Since the beginning of this school year, Josette Duran has kept an unusual morning routine at the request of her son, Dylan. Every day, she packs him a lunch of two sandwiches, two bags of chips, two drinks, and two servings of fruit. At first, Duran thought her son had perhaps hit another growth spurt and needed double the fuel. She finally asked him if he was getting enough to eat and received a surprising answer about why Dylan needed the extra food. “It’s for this boy. He only eats a fruit cup for lunch,” Duran shared her son’s response in an inspiring Facebook post. “Can you make him lunch too? I don’t think he has lunch money.”
It turned out that Dylan had befriended a classmate whose family really needed the help. The boy’s single mother had recently lost her job and could no longer afford to buy school lunches. After learning this, Duran was even more eager to help out the boy and his mother because she herself could empathize with their situation. “This hits home to me because a few years ago, me and my son were homeless,” Duran told KOAT News. ”I was living in my car and I was washing him in bathrooms. And we didn’t have food.” Now that they had overcome their hardship and were in a stable place, Duran wanted nothing more than to reach out and help others in need.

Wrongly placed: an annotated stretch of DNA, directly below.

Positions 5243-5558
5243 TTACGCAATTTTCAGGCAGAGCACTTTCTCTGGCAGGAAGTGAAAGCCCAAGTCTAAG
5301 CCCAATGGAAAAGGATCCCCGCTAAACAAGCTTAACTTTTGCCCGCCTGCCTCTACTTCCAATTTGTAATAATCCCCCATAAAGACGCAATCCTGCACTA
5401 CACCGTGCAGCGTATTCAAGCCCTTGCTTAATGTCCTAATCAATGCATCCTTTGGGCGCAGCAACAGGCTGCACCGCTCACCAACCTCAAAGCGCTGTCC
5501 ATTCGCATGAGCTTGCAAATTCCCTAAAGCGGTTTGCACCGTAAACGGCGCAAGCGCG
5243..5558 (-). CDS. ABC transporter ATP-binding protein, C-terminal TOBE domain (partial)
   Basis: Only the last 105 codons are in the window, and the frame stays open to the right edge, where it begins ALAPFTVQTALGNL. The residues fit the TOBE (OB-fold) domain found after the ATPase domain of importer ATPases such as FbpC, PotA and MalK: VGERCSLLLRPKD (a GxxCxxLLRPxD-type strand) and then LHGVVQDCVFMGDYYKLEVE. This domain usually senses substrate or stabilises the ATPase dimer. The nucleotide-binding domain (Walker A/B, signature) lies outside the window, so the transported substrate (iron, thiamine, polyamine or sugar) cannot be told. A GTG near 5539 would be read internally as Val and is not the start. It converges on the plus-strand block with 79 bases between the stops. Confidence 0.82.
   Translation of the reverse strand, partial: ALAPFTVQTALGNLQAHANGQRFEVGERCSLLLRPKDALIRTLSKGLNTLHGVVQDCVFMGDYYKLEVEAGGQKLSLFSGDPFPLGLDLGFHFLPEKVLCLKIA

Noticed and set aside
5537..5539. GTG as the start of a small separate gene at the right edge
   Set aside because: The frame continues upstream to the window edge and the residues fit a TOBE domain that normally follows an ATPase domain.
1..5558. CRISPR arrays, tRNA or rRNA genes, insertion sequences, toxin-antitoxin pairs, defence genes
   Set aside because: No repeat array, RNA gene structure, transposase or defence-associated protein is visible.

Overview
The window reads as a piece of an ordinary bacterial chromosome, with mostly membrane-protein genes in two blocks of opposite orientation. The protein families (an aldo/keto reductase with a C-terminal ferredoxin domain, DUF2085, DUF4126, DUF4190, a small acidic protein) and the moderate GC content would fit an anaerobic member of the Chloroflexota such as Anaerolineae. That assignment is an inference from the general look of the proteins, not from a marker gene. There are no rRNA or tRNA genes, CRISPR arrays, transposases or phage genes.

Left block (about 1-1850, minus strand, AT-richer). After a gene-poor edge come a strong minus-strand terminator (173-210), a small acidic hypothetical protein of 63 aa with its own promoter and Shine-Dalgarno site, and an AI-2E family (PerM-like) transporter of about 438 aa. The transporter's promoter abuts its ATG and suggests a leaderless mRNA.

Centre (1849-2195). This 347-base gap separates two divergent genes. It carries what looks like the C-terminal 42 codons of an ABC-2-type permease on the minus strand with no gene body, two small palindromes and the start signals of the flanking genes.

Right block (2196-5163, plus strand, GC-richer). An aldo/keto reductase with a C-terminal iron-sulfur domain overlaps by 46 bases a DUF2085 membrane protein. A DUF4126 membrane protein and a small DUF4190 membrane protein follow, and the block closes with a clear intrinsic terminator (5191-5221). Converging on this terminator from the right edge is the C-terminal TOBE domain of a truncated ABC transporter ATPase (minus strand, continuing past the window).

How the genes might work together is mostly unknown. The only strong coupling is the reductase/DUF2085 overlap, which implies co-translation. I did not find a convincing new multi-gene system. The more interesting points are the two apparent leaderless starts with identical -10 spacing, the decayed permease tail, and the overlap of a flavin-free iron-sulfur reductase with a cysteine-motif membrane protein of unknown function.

When the young boy’s mother learned of Duran’s generosity, she called her up and offered to pay her back for everything, but Duran couldn’t accept it. “I don’t think I did anything special,” Duran said in a live Facebook video. ”I just think I did what a human being is supposed to do.”
The kindness and compassion doesn’t stop there. The efforts made by Duran, who is also the coach of the local school’s girls volleyball team, didn’t go unnoticed by her players. Her team raised $400 to give to Coach Duran to cover the cost of all the extra lunches she had made out of her own pocket. But Duran refused to keep the cash, and instead, donated it to the cafeteria at her son’s school. The money was enough to pay back the past due accounts of all students who buy school lunch. “Now everyone can eat,” Duran said, proud that it all started with her 11-year-old son’s close observation of someone other than himself—someone he knew could use a helping hand and a PB&J made with lots of love.